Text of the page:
MADISON, Wis. - The city is recommending a rescue plan that could save a longtime day care that serves low-income families.
Madison's Community Development confirms the Board of Estimates wants to give a $34,000 grant to Child Development Inc., a nonprofit that first opened in 1965.
Like its families, the south side facility is also struggling financially, and its board president said the money will put them back on track.
Susan Krug said enrollment is also down. The center is licensed for 90 children, but Krug said there are about 40-45 there now. She blames a poor economy for the decline.
"It's been difficult for parents who use our facility to get jobs or continue with their jobs," said Krug.
Shanita Lawrence's two children have gone to CDI for years.
"It's always been here so, that was why I decided to have my kids go here because it's been in our community forever," said Lawrence, who's employed, but the single mother qualifies for assistance.
She pays $60 every two weeks for child care at CDI, like a lot of the other families it serves.
Plus, the center gave up its accreditation and with it went 30 percent of its funding and its five-star rating. To rebound from a two-star rating costs even more and increases CDI's financial burden. Krug said CDI is losing money every month.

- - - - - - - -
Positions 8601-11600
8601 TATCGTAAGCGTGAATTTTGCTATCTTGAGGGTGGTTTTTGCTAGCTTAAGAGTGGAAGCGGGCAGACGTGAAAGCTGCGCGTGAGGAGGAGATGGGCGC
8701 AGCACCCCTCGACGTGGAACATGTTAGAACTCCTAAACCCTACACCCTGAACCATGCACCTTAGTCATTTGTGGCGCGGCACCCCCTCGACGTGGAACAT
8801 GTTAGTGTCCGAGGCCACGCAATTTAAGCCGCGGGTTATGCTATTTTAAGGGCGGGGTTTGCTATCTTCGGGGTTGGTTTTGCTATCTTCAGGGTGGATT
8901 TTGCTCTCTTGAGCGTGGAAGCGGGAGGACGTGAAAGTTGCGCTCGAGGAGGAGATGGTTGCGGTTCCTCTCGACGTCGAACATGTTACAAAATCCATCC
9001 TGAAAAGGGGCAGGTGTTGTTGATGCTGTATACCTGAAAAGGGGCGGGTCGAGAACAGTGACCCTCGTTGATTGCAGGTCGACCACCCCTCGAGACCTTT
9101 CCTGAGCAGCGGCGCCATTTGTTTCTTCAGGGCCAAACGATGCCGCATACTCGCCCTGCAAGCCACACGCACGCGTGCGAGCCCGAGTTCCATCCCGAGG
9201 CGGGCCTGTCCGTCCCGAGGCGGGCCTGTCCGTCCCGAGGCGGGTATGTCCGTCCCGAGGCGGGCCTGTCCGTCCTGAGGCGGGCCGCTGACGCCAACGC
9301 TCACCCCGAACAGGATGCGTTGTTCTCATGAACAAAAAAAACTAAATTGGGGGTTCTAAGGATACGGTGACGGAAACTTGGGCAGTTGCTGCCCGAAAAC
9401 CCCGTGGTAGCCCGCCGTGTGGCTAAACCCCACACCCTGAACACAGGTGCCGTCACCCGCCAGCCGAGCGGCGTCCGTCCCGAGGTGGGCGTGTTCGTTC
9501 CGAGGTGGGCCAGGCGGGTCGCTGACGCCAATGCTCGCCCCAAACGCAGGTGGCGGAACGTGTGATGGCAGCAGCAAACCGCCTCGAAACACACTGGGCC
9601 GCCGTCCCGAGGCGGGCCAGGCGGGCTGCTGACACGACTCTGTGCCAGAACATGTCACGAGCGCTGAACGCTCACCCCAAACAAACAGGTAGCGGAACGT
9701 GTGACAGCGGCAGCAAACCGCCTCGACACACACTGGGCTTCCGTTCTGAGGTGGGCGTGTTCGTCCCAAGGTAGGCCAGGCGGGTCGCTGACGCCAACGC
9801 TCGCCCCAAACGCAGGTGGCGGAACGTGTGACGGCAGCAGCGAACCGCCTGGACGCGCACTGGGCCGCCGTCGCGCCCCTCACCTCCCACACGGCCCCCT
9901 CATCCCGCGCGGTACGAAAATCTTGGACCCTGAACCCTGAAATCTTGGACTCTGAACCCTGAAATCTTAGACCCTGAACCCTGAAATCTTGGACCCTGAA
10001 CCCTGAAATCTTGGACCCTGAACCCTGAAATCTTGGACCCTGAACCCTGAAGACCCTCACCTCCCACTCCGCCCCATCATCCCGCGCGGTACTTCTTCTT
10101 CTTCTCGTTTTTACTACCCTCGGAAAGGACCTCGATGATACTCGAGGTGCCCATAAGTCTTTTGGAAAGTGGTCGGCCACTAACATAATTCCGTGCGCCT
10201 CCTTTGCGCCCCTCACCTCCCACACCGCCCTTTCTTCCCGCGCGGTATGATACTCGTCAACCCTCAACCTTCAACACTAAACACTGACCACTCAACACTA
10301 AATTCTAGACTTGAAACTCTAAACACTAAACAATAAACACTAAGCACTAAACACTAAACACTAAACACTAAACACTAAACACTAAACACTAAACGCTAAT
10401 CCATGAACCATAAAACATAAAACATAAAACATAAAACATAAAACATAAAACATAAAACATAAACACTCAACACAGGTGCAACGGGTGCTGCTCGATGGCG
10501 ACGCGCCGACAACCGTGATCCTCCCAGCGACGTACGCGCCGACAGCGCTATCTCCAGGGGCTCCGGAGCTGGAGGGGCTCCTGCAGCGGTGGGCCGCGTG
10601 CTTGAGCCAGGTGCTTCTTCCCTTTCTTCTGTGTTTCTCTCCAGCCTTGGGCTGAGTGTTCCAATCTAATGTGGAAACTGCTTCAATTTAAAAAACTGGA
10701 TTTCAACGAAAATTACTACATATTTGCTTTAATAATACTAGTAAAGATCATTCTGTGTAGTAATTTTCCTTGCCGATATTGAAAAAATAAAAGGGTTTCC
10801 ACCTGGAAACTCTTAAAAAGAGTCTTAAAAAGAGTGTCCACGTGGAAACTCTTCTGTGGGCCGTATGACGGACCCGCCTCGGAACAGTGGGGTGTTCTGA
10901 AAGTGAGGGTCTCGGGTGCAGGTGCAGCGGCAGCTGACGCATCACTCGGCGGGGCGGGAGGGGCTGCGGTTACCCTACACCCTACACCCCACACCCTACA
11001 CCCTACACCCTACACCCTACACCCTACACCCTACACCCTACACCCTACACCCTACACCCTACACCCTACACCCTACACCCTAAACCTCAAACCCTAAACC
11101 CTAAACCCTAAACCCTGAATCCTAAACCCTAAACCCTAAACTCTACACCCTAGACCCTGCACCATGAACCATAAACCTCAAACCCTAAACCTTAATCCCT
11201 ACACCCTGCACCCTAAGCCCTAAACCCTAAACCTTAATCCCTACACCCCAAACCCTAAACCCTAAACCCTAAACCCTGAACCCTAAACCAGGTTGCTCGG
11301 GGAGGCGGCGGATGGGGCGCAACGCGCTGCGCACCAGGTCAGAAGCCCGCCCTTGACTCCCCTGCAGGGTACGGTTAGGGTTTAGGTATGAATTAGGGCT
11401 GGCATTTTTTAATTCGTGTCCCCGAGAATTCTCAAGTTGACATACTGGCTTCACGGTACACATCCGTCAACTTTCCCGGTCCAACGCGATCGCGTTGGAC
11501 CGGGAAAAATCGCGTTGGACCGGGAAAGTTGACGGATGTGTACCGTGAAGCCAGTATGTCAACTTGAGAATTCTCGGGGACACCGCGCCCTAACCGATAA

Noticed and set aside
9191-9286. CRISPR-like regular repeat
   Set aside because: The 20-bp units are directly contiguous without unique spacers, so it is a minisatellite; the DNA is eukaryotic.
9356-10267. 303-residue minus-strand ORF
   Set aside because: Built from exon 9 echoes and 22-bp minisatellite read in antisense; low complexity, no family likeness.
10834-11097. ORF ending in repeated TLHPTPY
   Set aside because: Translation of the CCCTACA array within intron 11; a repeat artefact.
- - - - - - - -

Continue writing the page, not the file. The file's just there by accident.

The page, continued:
"We need support, we need support from the community, from Madison, if not the south side of Madison, to recognize the need and if that translates into money, we'll welcome it," said Krug.
"My kids love this place and their teachers love them and it's the one place I really trust to take care of my kids," said Lawrence.Madison proposes rescue plan to save struggling south side day care
The city said the money came from a loan the borrower unexpectedly paid off after the city finalized its budget. The extra $400,000 went to various expenses. The last of it, the $34,000, would go to CDI if the council approves it at its next meeting on Tuesday.
- Poynette woman calls for action over million-dollar scam
- Warmer weather means construction starts on Capitol Square
- Family-owned business disputes child labor laws
- Memorial High all-school read sparks conversations about race, social justice
- DNR provides funding to remove lead service lines from homes
- Delavan man killed in motorcycle vs. tree crash, officials say